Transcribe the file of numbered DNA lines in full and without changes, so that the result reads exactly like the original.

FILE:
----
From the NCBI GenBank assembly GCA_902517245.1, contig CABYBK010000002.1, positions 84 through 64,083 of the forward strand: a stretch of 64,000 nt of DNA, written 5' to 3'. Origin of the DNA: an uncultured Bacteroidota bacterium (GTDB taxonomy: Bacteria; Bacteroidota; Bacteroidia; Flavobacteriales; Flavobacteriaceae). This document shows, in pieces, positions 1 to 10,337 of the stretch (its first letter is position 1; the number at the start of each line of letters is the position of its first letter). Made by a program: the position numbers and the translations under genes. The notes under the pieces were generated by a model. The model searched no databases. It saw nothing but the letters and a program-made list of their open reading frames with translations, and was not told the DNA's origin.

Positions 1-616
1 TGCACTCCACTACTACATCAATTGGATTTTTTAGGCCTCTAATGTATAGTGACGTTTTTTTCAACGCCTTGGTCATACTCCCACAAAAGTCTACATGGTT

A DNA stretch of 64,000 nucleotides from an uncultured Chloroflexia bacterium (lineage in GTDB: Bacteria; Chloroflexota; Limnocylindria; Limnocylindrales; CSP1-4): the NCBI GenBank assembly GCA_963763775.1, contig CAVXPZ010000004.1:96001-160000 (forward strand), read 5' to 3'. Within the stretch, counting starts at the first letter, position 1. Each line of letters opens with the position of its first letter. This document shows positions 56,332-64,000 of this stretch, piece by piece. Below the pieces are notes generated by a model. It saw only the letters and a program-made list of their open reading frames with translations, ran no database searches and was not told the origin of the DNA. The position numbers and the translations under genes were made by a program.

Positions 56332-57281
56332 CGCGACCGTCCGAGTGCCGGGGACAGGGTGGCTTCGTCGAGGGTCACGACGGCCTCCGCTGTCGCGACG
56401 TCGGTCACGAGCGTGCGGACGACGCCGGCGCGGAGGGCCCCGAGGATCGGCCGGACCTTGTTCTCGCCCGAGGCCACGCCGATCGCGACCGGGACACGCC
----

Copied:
From the NCBI GenBank assembly GCA_902517245.1, contig CABYBK010000002.1, positions 84 through 64,083 of the forward strand: a stretch of 64,000 nt of DNA, written 5' to 3'. Origin of the DNA: an uncultured Bacteroidota bacterium (GTDB taxonomy: Bacteria; Bacteroidota; Bacteroidia; Flavobacteriales; Flavobacteriaceae). This document shows, in pieces, positions 1 to 10,337 of the stretch (its first letter is position 1; the number at the start of each line of letters is the position of its first letter). Made by a program: the position numbers and the translations under genes. The notes under the pieces were generated by a model. The model searched no databases. It saw nothing but the letters and a program-made list of their open reading frames with translations, and was not told the DNA's origin.

Positions 1-616
1 TGCACTCCACTACTACATCAATTGGATTTTTTAGGCCTCTAATGTATAGTGACGTTTTTTTCAACGCCTTGGTCATACTCCCACAAAAGTCTACATGGTT

A DNA stretch of 64,000 nucleotides from an uncultured Chloroflexia bacterium (lineage in GTDB: Bacteria; Chloroflexota; Limnocylindria; Limnocylindrales; CSP1-4): the NCBI GenBank assembly GCA_963763775.1, contig CAVXPZ010000004.1:96001-160000 (forward strand), read 5' to 3'. Within the stretch, counting starts at the first letter, position 1. Each line of letters opens with the position of its first letter. This document shows positions 56,332-64,000 of this stretch, piece by piece. Below the pieces are notes generated by a model. It saw only the letters and a program-made list of their open reading frames with translations, ran no database searches and was not told the origin of the DNA. The position numbers and the translations under genes were made by a program.

Positions 56332-57281
56332 CGCGACCGTCCGAGTGCCGGGGACAGGGTGGCTTCGTCGAGGGTCACGACGGCCTCCGCTGTCGCGACG
56401 TCGGTCACGAGCGTGCGGACGACGCCGGCGCGGAGGGCCCCGAGGATCGGCCGGACCTTGTTCTCGCCCGAGGCCACGCCGATCGCGACCGGGACACGCC